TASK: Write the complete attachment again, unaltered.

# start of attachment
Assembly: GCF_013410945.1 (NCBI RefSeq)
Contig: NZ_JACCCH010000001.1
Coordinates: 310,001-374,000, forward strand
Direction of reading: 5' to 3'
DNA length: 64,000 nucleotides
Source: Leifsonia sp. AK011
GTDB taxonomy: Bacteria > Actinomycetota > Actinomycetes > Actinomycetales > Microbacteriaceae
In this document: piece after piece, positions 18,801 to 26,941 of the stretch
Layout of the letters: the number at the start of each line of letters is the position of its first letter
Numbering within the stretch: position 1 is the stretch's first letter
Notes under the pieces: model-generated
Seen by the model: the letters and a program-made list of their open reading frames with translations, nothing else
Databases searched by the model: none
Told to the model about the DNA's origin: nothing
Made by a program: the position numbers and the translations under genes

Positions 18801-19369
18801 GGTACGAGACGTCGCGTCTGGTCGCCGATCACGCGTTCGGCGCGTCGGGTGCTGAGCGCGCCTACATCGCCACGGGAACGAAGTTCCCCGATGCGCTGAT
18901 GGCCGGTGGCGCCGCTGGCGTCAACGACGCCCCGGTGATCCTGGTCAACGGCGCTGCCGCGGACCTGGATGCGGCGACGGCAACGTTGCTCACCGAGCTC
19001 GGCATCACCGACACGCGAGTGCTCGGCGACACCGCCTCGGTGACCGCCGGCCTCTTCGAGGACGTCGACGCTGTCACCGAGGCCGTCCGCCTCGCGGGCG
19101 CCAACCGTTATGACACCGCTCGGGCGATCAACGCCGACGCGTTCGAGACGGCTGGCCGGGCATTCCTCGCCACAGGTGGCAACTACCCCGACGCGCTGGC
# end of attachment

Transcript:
Assembly: GCF_013410945.1 (NCBI RefSeq)
Contig: NZ_JACCCH010000001.1
Coordinates: 310,001-374,000, forward strand
Direction of reading: 5' to 3'
DNA length: 64,000 nucleotides
Source: Leifsonia sp. AK011
GTDB taxonomy: Bacteria > Actinomycetota > Actinomycetes > Actinomycetales > Microbacteriaceae
In this document: piece after piece, positions 18,801 to 26,941 of the stretch
Layout of the letters: the number at the start of each line of letters is the position of its first letter
Numbering within the stretch: position 1 is the stretch's first letter
Notes under the pieces: model-generated
Seen by the model: the letters and a program-made list of their open reading frames with translations, nothing else
Databases searched by the model: none
Told to the model about the DNA's origin: nothing
Made by a program: the position numbers and the translations under genes

Positions 18801-19369
18801 GGTACGAGACGTCGCGTCTGGTCGCCGATCACGCGTTCGGCGCGTCGGGTGCTGAGCGCGCCTACATCGCCACGGGAACGAAGTTCCCCGATGCGCTGAT
18901 GGCCGGTGGCGCCGCTGGCGTCAACGACGCCCCGGTGATCCTGGTCAACGGCGCTGCCGCGGACCTGGATGCGGCGACGGCAACGTTGCTCACCGAGCTC
19001 GGCATCACCGACACGCGAGTGCTCGGCGACACCGCCTCGGTGACCGCCGGCCTCTTCGAGGACGTCGACGCTGTCACCGAGGCCGTCCGCCTCGCGGGCG
19101 CCAACCGTTATGACACCGCTCGGGCGATCAACGCCGACGCGTTCGAGACGGCTGGCCGGGCATTCCTCGCCACAGGTGGCAACTACCCCGACGCGCTGGC